“This gallery is my baby,” explained Christopher Stout, founder of the Bushwick Art Crit Group. This fall, Stout will host his inaugural exhibition as a gallery owner at his new space, the first of several anticipated art institutions inside an East Williamsburg warehouse space. BACG is “a not-for-profit community resource for everybody,” Stout explained. “But it felt like it was increasingly challenging– in a negative way– to make programming that was about everyone.” In order to host exhibitions that relate to specific subjects that Stout is more personally invested in, without having to worry about “alienating everyone else,” he said, “it really needed to be separate and become its own thing.”
Yeah, yeah we’re well aware there’s a holiday weekend– for some of us, anyway– coming up soon, but all the better to pack in some legit shows this week before you pack your bags. Besides, just face it, you’re probably doing something not that far from grilling/hanging/sun-roasting/eating/boozing/eating/boozing and acting generally like a beached whale on a bender this weekend anyway, so might as well sweat out the last of your bikini blob at these bangers.
It’s been a big summer for the Yin Yangs, the Brooklyn garage-psych-punk outfit you’ve most likely seen at any number of DIY venues around town. Right before they took off on a Southern tour, the trio played Gigawatts Fest back in July alongside their up-and-coming peers, some of the best rock bands in the city right now (Heaven’s Gate, Surfbort, Vulture Shit, Future Punx, etc.). And in September they’re dropping a new tape, Taste, their first true release since unleashing their digital demos in 2013. Lucky for you we got our grubby paws on “21st Century,” and are premiering the brand new track right here, right now for your listening pleasure.
Hate to break it to you but the band to see this week, Royal Headache (Mark E. Smith and Morrissey moved to Australia and had a baby, basically) has sold out two freaking shows, one at Palisades and another at Rough Trade. What a royal… pain in the ass these guys are, coming all the way from Upside Down America only to play a couple of shows in what is inarguably the center of the goddamn universe! You’re officially counted as #tragic if you don’t have a ticket, but don’t go plotting any public beheadings just yet, there are plenty of worthy alternatives to wrap your ears around.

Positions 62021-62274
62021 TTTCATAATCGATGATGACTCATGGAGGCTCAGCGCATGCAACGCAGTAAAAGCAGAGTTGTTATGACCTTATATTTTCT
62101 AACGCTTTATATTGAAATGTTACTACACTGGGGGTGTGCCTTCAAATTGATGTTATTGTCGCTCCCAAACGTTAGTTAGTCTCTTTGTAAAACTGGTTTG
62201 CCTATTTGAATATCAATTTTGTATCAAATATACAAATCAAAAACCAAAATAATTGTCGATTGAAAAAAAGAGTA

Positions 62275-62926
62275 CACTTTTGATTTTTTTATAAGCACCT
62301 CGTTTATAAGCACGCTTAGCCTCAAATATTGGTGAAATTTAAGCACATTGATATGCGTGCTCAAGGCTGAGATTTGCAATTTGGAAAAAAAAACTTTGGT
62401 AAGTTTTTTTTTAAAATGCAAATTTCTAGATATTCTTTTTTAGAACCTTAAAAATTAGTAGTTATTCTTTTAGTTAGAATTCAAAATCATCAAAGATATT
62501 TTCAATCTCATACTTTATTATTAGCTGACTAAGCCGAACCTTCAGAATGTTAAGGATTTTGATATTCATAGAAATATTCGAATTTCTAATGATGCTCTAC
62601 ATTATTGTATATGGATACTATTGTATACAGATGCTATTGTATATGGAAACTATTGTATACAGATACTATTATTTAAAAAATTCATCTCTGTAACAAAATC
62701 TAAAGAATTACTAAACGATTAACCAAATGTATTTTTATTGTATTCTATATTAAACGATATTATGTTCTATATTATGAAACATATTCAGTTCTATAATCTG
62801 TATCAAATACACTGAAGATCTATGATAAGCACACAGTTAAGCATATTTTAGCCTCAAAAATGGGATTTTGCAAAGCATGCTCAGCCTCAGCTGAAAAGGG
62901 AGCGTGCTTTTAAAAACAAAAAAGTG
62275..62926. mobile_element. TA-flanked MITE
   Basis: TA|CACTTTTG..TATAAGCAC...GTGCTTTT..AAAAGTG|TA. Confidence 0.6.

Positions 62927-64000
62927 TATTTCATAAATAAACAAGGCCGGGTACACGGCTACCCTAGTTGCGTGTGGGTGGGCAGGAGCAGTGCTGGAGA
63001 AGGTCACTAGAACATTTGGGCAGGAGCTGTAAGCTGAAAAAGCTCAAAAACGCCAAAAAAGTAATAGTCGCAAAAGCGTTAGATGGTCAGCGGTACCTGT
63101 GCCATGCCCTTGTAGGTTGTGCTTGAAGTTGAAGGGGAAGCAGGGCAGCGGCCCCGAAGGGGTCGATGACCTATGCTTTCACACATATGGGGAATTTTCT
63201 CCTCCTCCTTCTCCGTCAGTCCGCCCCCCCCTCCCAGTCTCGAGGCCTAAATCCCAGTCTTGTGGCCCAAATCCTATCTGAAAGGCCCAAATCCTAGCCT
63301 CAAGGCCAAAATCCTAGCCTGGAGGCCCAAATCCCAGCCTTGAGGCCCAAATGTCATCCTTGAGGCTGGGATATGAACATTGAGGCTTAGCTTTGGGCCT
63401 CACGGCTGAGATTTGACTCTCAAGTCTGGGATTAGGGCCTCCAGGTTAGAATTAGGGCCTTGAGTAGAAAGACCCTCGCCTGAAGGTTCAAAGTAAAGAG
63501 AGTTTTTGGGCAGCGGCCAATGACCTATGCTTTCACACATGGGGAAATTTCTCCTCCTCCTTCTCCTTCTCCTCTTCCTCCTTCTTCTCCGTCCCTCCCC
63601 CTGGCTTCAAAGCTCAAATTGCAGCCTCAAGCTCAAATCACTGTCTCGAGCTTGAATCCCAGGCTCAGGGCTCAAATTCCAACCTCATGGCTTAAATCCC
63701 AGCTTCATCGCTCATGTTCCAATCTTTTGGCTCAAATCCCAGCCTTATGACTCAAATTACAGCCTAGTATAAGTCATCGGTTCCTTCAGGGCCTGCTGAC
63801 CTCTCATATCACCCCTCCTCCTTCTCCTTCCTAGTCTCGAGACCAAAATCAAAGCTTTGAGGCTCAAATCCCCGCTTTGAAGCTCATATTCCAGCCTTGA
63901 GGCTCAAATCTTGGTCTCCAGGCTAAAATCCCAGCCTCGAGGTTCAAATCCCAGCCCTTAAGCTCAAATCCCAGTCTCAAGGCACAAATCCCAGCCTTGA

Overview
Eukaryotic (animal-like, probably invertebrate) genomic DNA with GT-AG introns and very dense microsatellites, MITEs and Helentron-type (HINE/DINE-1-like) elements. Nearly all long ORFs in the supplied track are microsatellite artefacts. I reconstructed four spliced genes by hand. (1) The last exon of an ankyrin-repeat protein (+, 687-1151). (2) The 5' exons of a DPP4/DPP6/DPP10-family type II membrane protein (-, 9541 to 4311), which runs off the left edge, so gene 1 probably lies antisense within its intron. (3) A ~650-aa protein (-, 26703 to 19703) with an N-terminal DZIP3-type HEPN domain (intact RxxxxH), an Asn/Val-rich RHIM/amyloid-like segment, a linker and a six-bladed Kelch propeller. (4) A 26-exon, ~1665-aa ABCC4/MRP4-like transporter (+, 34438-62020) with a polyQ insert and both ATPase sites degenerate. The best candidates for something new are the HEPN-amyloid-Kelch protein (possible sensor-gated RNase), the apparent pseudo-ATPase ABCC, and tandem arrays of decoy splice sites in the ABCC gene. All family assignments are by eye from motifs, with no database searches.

A new group exhibition at Signal Gallery Surface Support started out with the question, “How does video exist outside itself?” Curator Amanda Schmitt has worked with video artists since about the dawn of Postinternet thinking. As part of Surface Support on view in East Williamsburg until August 9th, Schmitt has included work by artists where the physical manifestation of video art beyond the two-dimensional form is an essential element of the work rather than an awkward reality.
Read more here.
A new group exhibition at Signal Gallery Surface Support started out with the question, “How does video exist outside itself?” Curator Amanda Schmitt has worked with video artists since about the dawn of Postinternet thinking. It’s almost as if now that thinking too heavily about the internet as a thing (and just accepting it as an inherent part of aesthetics, social interaction, and sadly even existence) we can get back to thinking about video in new ways again. “Video and of course screens changed the way we think,” Amanda explained. “We’re always on our phones now, so sometimes we take it for granted.”